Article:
I believe the Nobel Peace Prize Scholarship would help me build upon my ideas of music and peace and help me put these thoughts into action both on campus and in my future career, along with provide me with a background in international politics, social issues, and environmental projects.  As a Music major, I would develop an even greater appreciation for music because of its extraordinary cultural value.  As a Business/Communications major, I would be better equipped to actively promote the idea of liberal arts and be able to effectively communicate why the arts are so essential to the betterment of society and promotion of peace.  As more emphasis is placed on math and science, I want to have a voice in making sure the arts are not trampled or left behind, especially because of the proven positive effects music has.  After my time as a Nobel Peace Prize Scholar, I would become a more practiced and devoted liberal arts student, with an enhanced global perspective and desire for justice.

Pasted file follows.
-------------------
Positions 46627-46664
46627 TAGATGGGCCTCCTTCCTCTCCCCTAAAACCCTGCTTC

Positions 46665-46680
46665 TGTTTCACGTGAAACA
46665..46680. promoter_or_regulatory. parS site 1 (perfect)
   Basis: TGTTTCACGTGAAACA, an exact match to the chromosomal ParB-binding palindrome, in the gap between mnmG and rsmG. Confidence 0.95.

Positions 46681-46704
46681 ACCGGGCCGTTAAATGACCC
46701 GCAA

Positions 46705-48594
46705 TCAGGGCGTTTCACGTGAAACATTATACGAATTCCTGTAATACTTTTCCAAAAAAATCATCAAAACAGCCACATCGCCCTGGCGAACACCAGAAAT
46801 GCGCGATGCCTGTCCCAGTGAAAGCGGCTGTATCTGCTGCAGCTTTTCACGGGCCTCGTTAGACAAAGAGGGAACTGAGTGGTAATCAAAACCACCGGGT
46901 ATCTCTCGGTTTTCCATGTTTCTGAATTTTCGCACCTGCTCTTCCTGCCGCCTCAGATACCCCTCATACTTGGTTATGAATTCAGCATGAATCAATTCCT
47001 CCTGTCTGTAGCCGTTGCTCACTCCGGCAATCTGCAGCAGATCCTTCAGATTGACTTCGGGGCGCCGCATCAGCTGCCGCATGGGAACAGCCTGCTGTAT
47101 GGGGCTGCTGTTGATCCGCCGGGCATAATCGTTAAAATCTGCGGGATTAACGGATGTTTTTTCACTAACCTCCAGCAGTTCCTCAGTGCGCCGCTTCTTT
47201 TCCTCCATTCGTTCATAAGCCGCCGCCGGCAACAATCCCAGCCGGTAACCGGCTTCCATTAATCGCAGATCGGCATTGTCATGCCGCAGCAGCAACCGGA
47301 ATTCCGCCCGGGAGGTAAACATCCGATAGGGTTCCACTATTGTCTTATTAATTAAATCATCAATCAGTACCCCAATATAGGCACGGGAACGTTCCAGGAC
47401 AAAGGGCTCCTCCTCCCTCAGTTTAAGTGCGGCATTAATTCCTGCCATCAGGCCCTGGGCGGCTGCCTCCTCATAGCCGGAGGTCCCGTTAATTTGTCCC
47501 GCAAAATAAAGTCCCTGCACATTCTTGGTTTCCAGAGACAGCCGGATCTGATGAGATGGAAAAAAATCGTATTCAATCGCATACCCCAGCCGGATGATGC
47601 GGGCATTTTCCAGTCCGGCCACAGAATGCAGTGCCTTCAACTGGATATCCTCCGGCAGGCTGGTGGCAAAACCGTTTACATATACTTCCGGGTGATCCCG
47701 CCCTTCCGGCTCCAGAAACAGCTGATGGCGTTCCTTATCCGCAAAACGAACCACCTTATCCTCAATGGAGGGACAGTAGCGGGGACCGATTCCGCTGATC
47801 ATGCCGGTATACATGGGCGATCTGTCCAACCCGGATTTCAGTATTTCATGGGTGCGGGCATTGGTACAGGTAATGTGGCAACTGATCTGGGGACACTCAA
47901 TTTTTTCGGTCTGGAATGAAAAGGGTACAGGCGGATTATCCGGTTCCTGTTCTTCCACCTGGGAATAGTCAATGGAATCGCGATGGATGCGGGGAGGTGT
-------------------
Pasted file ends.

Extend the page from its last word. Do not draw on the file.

Post graduation, it is my aspiration to have a career in the promotion of the arts, and more specifically, music.  I want to share with others what I believe – music is much more than a form of entertainment. Whether listening to it or performing, music provides people with needed inspiration and hope; it keeps people in tune with their emotions and sensitive to the world around them. The universal language that is music has the potential to bring strangers together in common understanding.  If I were to receive the opportunity to study in Norway, I will be able to better understand the effects of music on a society’s aptitude for peace and justness, and be an even more passionate advocator of the arts in my career.